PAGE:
I know spending time around your family takes so much courage for fear of getting bumped and pain skyrocketing, eating a bite of something that triggers your body to become inflamed, or an unexpected noise setting off a migraine or cluster headache- these are some of the sacrifices you make for LOVE. You are brave and you are warriors. If you always listened to the will of your body, you may never open your eyes each day. Your body tells you NO!!! But your heart calls. Your heart is always stronger. And I admire each and every one of you. You teach me courage. During the holiday season, we make many sacrifices: trading spoons for love of others and longing for who we still are inside. Balancing emotional needs and physical needs. Always juggling.
That is why those with chronic illness and the disabled are my heroes.
“Courage doesn’t always roar. Sometimes courage is the little voice at the end of the day that says I’ll try again tomorrow.” ― Mary Anne Radmacher
Articles to Reinvigorate your Spirit:
Have you ever thought that you are the best friend you know? Are you the most responsible, caring, compassionate, shoulder-to-cry-on kind of friend who drops everything to be there for the people you love? Have you ever wished for a friend like yourself?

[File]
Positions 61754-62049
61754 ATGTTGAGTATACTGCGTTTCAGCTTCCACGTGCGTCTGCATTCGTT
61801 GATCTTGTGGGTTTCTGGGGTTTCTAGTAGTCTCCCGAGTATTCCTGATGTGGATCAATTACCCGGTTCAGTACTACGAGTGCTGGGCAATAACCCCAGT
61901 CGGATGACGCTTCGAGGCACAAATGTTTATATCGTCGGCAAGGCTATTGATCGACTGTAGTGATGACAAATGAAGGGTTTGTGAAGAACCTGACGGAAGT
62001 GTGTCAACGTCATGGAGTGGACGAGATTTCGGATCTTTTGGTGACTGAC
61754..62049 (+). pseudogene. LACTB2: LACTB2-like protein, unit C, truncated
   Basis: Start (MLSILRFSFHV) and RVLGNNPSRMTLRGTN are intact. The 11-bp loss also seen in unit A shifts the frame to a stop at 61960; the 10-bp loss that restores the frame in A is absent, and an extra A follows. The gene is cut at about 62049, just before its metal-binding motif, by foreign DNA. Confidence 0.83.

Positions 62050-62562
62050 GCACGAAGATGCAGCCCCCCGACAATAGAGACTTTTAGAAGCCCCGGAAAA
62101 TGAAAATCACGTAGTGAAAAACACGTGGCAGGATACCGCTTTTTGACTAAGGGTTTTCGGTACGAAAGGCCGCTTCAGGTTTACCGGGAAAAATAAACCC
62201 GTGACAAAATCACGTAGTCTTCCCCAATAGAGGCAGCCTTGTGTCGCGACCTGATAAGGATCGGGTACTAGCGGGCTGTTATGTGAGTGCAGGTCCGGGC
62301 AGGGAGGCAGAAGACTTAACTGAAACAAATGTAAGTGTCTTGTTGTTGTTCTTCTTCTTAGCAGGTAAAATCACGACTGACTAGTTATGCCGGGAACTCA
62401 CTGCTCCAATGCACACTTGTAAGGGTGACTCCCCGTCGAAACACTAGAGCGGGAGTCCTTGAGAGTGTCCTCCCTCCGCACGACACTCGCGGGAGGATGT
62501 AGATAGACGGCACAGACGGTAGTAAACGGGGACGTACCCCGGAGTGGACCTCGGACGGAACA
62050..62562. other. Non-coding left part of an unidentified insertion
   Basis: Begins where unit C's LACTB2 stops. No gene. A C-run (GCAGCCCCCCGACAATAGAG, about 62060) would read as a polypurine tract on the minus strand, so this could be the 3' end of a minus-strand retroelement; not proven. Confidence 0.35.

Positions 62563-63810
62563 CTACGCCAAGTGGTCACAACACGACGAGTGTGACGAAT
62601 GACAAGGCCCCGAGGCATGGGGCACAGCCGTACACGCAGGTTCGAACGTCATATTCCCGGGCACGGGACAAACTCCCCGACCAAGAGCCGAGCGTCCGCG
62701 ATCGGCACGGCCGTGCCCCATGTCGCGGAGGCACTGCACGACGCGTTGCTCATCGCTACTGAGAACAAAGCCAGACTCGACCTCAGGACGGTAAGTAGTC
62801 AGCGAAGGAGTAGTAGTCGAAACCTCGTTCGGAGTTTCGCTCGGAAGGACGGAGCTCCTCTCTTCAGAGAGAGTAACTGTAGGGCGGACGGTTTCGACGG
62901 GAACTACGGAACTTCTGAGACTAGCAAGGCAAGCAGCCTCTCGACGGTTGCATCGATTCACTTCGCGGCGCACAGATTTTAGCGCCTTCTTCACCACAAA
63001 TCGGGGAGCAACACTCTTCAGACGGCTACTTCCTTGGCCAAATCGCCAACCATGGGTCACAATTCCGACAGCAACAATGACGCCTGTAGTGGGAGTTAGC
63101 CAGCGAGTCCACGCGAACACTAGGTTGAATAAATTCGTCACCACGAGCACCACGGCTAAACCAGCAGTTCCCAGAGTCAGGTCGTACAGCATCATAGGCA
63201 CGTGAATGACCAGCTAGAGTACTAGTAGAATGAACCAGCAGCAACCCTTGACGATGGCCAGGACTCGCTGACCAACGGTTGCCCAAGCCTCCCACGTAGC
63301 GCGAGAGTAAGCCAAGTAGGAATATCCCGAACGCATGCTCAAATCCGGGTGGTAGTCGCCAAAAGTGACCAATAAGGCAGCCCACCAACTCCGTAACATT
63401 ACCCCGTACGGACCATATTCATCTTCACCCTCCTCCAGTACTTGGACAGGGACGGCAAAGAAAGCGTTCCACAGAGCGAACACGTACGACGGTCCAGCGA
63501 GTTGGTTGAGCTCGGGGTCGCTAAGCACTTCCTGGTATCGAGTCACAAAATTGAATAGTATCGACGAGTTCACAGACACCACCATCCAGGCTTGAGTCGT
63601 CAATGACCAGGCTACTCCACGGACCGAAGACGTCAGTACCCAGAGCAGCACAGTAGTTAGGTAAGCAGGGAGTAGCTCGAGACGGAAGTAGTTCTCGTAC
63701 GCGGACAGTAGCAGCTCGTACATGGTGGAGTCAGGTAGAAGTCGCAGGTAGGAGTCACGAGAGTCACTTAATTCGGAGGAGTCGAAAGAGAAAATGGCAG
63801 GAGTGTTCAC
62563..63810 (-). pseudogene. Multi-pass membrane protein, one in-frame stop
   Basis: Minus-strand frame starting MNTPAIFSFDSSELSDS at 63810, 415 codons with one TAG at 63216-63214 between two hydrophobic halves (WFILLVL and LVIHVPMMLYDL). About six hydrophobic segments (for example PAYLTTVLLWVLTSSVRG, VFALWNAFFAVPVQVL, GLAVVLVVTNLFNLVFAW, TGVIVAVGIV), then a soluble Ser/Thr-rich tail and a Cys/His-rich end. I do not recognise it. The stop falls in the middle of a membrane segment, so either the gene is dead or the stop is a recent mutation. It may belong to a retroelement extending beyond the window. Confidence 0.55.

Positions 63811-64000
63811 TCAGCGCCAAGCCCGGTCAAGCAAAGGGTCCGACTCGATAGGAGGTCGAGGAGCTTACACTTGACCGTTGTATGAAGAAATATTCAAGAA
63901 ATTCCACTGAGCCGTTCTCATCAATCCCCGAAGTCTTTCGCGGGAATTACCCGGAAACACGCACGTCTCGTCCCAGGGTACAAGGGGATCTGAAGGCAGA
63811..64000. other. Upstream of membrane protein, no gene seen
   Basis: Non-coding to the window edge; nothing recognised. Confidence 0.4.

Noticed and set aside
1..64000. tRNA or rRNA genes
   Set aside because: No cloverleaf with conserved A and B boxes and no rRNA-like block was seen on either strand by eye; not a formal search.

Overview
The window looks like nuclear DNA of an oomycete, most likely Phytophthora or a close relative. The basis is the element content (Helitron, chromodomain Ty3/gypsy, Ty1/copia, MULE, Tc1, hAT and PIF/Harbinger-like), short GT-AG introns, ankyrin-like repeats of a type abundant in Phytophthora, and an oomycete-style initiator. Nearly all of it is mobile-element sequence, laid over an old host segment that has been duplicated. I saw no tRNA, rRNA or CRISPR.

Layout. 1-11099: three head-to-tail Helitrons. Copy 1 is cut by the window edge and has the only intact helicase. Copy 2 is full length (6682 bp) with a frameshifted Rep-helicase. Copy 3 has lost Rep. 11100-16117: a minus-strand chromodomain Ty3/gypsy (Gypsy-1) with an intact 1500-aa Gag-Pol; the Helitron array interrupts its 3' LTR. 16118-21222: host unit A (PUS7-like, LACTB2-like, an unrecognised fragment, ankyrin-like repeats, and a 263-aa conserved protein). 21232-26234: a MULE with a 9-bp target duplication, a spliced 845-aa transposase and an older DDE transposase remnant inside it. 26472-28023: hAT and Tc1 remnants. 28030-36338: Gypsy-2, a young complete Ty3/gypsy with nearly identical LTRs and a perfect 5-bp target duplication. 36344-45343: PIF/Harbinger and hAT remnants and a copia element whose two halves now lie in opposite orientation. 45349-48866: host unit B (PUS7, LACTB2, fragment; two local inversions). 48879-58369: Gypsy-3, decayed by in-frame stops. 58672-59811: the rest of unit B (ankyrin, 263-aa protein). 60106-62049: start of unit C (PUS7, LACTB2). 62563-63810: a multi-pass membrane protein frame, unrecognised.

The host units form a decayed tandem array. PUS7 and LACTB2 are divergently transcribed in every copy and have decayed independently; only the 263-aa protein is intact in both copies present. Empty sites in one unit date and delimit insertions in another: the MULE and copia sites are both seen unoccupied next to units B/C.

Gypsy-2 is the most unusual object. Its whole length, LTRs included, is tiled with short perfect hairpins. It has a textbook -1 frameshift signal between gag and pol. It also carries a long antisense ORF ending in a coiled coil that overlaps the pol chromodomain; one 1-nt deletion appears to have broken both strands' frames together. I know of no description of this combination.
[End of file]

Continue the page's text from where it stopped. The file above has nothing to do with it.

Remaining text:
I used to think that. Although I so adored the people in my life, there were times when I felt some of the things I did for them went under-appreciated. When I had problems in my own life, when I needed someone to make me feel better, I felt empty handed. Sound relatable?
I was a doer, a giver, I needed to be needed. I set my life up so that I was the go-to person for all of my people. I was the Olivia Pope of my world. Even when I moved to a different state, within months I was the one person anyone who knew me could count on. I constructed a safety net for everyone else, but when my own life turned upside down in the form of chronic illness, I felt there was no one to lean on.
Even after illness set in, things did not change. In fact, I felt that no one had a grasp of anything I was going through. For the first time in my life, I was desperate for some care from others and it seemed that no one knew what to say or do for me. Looking back now, some people were generous, and a few did reach out to me. I think it’s because I never learned how to ask for help before, I couldn’t recognize a gift of compassion and I was too prideful at the time to see when people were trying to be there for me.
I was so programmed to say, “No thanks” and “I’m fine” when people tried to help me out. I think I probably pushed them away without meaning to. I didn’t fully learn the gift of receiving until later on.
Sometimes tragedy is like this. The harder things get, the more clarity we can find.
You get so accustomed to being self-reliant and needed by others for so long that when it is time to accept help from another person, it’s like a foreign object that you naturally repel.